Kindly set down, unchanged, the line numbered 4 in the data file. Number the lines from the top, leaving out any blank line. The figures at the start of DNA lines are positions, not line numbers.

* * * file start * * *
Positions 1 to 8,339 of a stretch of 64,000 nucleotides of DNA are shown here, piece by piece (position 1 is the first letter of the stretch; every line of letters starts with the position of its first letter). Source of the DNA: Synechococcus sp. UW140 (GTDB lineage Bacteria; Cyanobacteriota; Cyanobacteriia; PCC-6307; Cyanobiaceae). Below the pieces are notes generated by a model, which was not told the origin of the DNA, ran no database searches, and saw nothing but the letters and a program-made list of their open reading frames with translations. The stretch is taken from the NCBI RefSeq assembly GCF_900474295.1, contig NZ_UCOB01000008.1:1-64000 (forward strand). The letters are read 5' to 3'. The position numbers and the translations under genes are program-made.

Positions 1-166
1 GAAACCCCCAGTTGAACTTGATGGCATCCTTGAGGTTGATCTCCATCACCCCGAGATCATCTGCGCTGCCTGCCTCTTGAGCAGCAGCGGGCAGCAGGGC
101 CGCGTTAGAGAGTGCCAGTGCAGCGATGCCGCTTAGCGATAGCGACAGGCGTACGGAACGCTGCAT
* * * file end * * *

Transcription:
101 CGCGTTAGAGAGTGCCAGTGCAGCGATGCCGCTTAGCGATAGCGACAGGCGTACGGAACGCTGCAT